Wednesday, August 8, 2012

Review: I Spill Your Guts

Watching James Balsamo’s new flick, I Spill Your Guts, and to an extent his first film Hack Job, is kinda like having my most recent ex-girlfriend tell you a story. It’s a very “stream of consciousness” storytelling style. There is a central through line, and it will end up at the right place, but on the way there it will meander, split off, and follow tangents; weaving in and out of itself so many times that occasionally you forget what the actual story was until you unexpectedly find yourself back in it. The difference is, with I Spill Your Guts, at the end of the approximately hour and a half long experience, you are left entertained and glad that you went for the ride instead of just being glad it’s finally over. Also, I doubt the movie would get all butthurt if you start singing “The Neverending Story” at it. There is one similarity between the flick and one of (name withheld)’s grueling stories though, if you find that the movie isn’t working for you for one reason or another, you always have the option of just zoning out and focusing on the tits.

Synopsis: “Two friends Dennis and Joe join the military together. While on a routine mission, the two are quickly surrounded by enemy fire. When Joe stands up in the line of fire to run, Dennis pushes him out of the way and takes a bullet in the throat. Dennis wakes up in hospital to find Joe rewarded as a hero. Joe told a lie and took all the glory, and Dennis was left as a mute from the accident. Dennis can't talk, but actions speak louder then words. The two return home to N.Y. and now the war rages in the streets. Dennis wants revenge on Joe, so he will kill everyone close to him. One little lie will cost so many innocent lives.”

One of the things I enjoy about finding a director early on in their career is watching the evolution of their work. I really enjoyed Hack Job (REVIEW) as a first feature, and it’s interesting to see Balsamo’s progression as a filmmaker. One of the main differences between the two movies is that this time Balsamo went for a single story instead of an anthology. To be honest, with how “all over the place” Hack Job was, I had my doubts as to whether or not he could pull off a feature length plotline. He does so quite well actually. As I mentioned, it does swerve all over the path, and we see the writer/director’s penchant for asides like showing a music video in the middle of the flick or a scene involving wrestling that has nothing to do with the central plot, but it’s not a problem. He definitely makes it work and the central story stays strong. In I Spill Your Guts, the schizophrenic energy of Hack Job has actually gelled into a legitimate, discernable filmmaking style. Those who subscribe to auteur film theory could make an interesting study out of Balsamo. He even manages to skillfully use social commentary without becoming preachy, a feat that some of the genre’s old masters even have trouble pulling off.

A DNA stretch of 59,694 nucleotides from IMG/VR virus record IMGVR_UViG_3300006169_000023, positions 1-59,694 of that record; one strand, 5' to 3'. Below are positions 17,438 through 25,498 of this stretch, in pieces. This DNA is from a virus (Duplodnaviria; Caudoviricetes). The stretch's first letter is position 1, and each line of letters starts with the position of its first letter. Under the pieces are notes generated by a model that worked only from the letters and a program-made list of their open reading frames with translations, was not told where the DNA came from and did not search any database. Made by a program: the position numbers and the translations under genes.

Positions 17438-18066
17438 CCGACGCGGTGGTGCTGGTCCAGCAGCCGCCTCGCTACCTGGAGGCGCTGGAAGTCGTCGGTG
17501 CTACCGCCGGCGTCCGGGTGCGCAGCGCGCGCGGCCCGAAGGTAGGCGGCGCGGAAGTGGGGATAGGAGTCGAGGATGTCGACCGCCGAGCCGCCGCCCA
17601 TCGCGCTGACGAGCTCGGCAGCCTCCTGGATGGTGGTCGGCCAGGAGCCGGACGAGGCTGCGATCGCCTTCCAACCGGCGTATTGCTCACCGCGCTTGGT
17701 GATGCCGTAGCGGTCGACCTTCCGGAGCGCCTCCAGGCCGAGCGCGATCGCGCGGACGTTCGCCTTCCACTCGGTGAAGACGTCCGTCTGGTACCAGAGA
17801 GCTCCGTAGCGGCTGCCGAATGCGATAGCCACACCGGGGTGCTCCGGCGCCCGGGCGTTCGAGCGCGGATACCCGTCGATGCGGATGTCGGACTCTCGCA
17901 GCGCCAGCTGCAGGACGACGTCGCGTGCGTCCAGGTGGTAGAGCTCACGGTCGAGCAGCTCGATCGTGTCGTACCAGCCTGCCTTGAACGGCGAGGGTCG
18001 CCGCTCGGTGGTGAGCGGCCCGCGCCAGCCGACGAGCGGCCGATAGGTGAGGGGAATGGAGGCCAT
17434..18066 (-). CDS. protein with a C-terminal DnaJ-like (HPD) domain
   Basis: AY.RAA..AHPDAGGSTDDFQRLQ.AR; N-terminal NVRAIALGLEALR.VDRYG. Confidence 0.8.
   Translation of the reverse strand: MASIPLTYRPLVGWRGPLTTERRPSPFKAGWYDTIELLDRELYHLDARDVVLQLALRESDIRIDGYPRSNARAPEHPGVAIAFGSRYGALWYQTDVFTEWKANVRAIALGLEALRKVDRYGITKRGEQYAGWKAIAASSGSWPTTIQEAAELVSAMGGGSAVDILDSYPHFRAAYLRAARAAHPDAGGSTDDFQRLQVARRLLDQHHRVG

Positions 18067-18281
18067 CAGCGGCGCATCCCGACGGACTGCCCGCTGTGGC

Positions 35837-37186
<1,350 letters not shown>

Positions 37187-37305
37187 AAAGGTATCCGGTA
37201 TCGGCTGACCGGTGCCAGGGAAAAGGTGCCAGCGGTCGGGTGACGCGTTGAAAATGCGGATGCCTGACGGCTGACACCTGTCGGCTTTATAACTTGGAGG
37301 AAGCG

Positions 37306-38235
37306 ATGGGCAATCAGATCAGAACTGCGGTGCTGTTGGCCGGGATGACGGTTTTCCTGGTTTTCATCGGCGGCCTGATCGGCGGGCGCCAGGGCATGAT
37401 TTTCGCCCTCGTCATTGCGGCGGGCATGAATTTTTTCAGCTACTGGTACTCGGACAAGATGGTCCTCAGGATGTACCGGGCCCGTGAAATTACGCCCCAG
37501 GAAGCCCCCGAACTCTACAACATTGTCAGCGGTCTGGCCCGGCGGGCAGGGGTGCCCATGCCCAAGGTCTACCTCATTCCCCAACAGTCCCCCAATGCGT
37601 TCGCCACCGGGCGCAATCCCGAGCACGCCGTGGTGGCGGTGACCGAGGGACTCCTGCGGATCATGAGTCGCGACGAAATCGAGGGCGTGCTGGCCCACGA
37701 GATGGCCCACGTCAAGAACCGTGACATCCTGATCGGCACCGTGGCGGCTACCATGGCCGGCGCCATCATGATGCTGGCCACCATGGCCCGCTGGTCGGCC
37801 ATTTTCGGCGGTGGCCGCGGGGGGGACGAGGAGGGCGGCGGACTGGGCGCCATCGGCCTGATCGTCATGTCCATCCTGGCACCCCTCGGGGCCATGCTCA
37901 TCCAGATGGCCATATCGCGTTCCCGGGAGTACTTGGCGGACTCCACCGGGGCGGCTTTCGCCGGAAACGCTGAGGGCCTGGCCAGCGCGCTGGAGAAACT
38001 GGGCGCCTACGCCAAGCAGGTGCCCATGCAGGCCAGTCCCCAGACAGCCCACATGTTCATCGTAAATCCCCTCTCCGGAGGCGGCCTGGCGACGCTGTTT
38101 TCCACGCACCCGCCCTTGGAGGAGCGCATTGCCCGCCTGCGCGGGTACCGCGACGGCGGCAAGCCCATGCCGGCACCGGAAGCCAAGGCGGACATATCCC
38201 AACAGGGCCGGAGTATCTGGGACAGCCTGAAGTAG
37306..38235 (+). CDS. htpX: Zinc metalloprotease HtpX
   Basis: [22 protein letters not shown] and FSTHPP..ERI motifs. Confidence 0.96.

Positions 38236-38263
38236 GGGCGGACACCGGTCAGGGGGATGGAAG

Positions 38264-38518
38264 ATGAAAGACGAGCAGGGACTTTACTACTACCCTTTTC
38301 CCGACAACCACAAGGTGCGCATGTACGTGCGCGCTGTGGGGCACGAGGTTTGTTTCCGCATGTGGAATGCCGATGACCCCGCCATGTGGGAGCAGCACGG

While it does maintain a sense of humor, ISYG is far less silly than HJ. The story of a veteran coming home from war and turning psychotic and homicidal is not exactly new. That motif has been used in films like Forced Entry, Combat Shock, Death Dream, The Ravager, The Exterminator, Targets, Cannibal Apocalypse, Bayou, and others. The “revenge for stolen glory” angle is a new twist, however, which is always appreciated in the often derivative world of low budget filmmaking. Not only is the story fresh, but The American Executioner (who Balsamo also portrays) is a great character. The camo army jacket paired with that genius American flag mask is a look that stands side by side with some of the classic slashers of horror history. I would like to see him return, as I think the character has franchise potential.

Another thing I dug about this flick was the gritty New York City atmosphere. The film manages to capture that seedy, grimy, dangerous, 42nd Street quality of a bygone era of the Big Apple. It’s the same atmosphere that helped make films like Maniac, Basket Case, Frankenhooker, and Driller Killer so good. The sleaze is palpable. It’s something I haven’t seen done right in a horror flick since the ACTUAL grindhouse era, and it’s impressive that this one was able to pull it off.

The sleaze factor is, of course, helped by the fact that there is a copious amount of nudity. We never go more than a few minutes without some eye candy. The movie is bursting with bountiful bare breasts and flush with full frontal fun. James, you’ve definitely got a good handle on the basics buddy.